The New York Times: "The largest public transit project in the nation, a commuter train tunnel under the Hudson River to Manhattan, was halted on Thursday by Gov. Chris Christie of New Jersey because, he said, the state could not afford its share of the project’s rising cost. Mr. Christie’s decision stunned other government officials and advocates of public transportation because work on the tunnel was under way and $3 billion of federal financing had already been arranged — more money than had been committed to any other transit project in America."
The Star-Ledger: “Critics say Christie's decision to scrap Hudson tunnel project will cost N.J. homeowners, commuters jobs.” More: “Commuter trains so packed that passengers eye overhead racks as a tempting refuge from the crush; more cars on the road, making for longer traffic delays and dirtier air; billions of dollars in home value lost to suburbs more accessible to Manhattan and therefore more marketable; continued crushing property tax burdens; fewer income tax dollars in state coffers and an all-around grim long-term economic outlook for the state.”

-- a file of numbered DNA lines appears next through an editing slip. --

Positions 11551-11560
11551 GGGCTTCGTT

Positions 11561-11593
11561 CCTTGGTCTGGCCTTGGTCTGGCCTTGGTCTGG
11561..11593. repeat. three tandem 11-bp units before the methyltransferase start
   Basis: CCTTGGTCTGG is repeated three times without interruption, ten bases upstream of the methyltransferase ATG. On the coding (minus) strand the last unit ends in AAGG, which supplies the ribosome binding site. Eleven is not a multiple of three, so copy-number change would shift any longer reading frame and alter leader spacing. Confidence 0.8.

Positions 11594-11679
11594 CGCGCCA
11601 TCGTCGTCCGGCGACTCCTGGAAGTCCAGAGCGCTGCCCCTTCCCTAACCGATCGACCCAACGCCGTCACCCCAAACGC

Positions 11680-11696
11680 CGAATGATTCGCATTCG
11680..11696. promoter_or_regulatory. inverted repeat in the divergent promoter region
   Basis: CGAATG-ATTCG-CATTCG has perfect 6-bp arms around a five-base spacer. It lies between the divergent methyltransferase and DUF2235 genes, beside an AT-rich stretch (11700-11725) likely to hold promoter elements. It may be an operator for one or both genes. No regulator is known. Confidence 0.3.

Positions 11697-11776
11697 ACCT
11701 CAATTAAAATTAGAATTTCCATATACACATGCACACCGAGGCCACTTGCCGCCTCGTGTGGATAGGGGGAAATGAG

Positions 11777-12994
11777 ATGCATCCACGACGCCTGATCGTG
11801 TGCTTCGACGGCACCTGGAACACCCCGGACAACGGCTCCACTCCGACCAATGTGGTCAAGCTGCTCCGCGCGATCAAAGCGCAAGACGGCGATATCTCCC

Reuters: “Digging for the tunnel, which was estimated to create 6,000 jobs, began in June 2009. It was to open in 2018.”
The AP: “As a candidate last year, New Jersey Gov. Chris Christie was willing to support the planned New Jersey-to-Manhattan rail tunnel. As governor, he now says the nation's largest public transportation project is a luxury the state can no longer afford.”
Liberal economist Paul Krugman calls the move by Christie “a destructive and incredibly foolish.” More: “But it shouldn’t have been all that surprising. We are no longer the nation that used to amaze the world with its visionary projects. We have become, instead, a nation whose politicians seem to compete over who can show the least vision, the least concern about the future and the greatest willingness to pander to short-term, narrow-minded selfishness.”